Spencer and Jen discuss their future together and return home, evading a neighbor couple, Mac and Lily – also assassins. Making their way through the neighborhood block party, they enter the house to retrieve Spencer’s bug-out bag. Spencer subdues the neighbors, while Jen’s best friend Kristen, another assassin, holds Jen’s mother hostage in a Mexican standoff with Jen.

Jen's father arrives and kills Kristen; in a standoff with Spencer, he reveals that he ordered the hit. Aware of Spencer's career all along, Mr. Kornfeldt explains that he was a former operative himself, and had been Spencer’s target in Nice; he embedded the assassins in Spencer and Jen’s lives. The postcard from Holbrook led Mr. Kornfeldt to believe that Spencer had resumed his old job, so he activated the assassins.

To prove he has truly left his old job behind, Spencer drops his gun, assuring Mr. Kornfeldt he has no intention of killing him. Jen, now convinced, reveals her pregnancy to her parents. And her father, after killing one last assassin, drops his gun as well, and the family makes peace by building a trust circle.

Months later, Spencer – growing a moustache to emulate Mr. Kornfeldt – and Jen leave her parents to babysit their child, guarded by lasers.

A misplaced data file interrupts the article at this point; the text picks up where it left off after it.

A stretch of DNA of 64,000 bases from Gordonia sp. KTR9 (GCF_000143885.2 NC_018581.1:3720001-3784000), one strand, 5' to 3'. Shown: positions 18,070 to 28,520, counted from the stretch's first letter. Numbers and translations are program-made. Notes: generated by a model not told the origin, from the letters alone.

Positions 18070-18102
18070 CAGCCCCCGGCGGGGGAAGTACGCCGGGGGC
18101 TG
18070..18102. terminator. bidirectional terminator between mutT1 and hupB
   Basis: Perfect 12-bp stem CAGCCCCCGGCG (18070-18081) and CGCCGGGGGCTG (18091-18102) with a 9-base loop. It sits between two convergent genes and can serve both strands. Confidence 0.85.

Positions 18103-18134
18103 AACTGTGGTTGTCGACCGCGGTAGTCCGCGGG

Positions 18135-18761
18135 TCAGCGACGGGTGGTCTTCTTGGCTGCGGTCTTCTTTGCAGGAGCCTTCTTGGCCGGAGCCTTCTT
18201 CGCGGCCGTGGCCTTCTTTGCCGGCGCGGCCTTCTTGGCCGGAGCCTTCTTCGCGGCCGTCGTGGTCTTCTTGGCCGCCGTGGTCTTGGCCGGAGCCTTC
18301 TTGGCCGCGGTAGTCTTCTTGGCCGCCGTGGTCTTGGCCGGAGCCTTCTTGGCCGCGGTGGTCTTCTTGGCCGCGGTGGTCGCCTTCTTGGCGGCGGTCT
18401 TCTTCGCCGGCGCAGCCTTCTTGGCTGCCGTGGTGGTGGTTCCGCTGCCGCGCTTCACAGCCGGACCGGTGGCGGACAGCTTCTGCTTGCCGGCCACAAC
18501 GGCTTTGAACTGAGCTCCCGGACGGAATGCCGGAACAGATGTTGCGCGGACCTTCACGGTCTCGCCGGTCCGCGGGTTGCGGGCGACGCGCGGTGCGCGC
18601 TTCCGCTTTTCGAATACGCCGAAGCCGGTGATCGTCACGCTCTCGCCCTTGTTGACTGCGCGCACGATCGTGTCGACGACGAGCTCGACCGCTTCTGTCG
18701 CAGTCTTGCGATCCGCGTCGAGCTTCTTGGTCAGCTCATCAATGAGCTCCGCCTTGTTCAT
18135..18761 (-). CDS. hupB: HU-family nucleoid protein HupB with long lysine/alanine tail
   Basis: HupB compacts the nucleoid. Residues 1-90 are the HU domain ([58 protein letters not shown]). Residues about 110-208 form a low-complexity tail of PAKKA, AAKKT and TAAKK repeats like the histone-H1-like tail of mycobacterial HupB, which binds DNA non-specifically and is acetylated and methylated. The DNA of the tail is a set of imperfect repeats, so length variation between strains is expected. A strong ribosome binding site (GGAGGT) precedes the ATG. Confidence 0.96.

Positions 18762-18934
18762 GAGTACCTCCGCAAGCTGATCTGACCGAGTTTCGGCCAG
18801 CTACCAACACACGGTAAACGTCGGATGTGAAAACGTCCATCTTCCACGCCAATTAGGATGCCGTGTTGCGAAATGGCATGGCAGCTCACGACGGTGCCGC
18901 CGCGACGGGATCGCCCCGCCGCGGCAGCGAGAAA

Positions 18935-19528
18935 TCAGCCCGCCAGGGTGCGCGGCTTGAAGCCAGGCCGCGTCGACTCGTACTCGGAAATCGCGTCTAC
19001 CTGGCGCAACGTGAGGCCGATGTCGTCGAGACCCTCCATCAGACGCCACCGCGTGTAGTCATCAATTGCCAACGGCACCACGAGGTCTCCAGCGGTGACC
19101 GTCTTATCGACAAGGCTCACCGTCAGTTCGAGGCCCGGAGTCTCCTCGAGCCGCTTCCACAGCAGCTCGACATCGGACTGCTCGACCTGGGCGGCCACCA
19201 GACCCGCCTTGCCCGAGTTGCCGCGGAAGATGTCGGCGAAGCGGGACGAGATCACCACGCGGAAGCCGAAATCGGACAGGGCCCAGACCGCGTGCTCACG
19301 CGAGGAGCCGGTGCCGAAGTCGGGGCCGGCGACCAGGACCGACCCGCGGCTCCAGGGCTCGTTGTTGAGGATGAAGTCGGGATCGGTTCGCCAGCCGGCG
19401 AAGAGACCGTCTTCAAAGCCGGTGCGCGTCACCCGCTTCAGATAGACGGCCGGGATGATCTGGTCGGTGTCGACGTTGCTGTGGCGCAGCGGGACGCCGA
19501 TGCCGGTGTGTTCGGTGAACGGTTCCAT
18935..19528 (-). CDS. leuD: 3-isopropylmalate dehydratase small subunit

In addition, Usher (credited with his full name, Usher Raymond IV) has a cameo as Kevin, the K Mart manager, while Mary Birdsong briefly appears as Jackie, Jen and Spencer's obnoxious next door neighbor.


Filming began in the fall of 2009 and took place in the Tributary community in Douglasville, Georgia, Nassau and Villefranche-sur-Mer doubling for Nice.[2]

Home media[edit]

The DVD and Blu-ray of the film was released on September 7, 2010.


Killers received generally negative reviews from critics. On Rotten Tomatoes, the film has an approval rating of 10% based on 108 reviews with an average rating of 3.3/10. The site's critical consensus reads, "Dull, formulaic, and chemistry-free, Killers is an action/comedy that's largely bereft of thrills or laughs."[3] On Metacritic, the film has a score of 21 out of 100 based on 22 critics, indicating "generally unfavorable reviews".[4] Audiences polled by CinemaScore gave the film an average grade of "B" on an A+ to F scale.[5]

Ashton Kutcher won the Golden Raspberry Award for Worst Actor for his performance in the movie (also for Valentine's Day).[6]

Box office[edit]

The film debuted at #3 at the box office behind Shrek Forever After and Get Him to the Greek, with an estimated $15.8 million in its opening weekend. Based on a budget of $75 million, Killers took in only $47 million domestically in the United States. With an additional $51.1 million overseas, the film grossed $98.1 million worldwide.


  1. ^ Killers at Box Office Mojo
  2. ^ Siegel, Tatiana (2009-02-18). "Heigl, Kutcher to star in 'Killers'". Variety. Retrieved January 9, 2010.
  3. ^ Killers Movie Reviews, Pictures. Rotten Tomatoes. Retrieved 2011-11-30.
  4. ^ Killers Reviews, Ratings, Credits. Metacritic. Retrieved 2011-11-30.
  5. ^ "CinemaScore".
  6. ^ "The 31st Annual Razzie Awards". Archived from the original on 2012-12-23. Retrieved 2011-02-27.

External links[edit]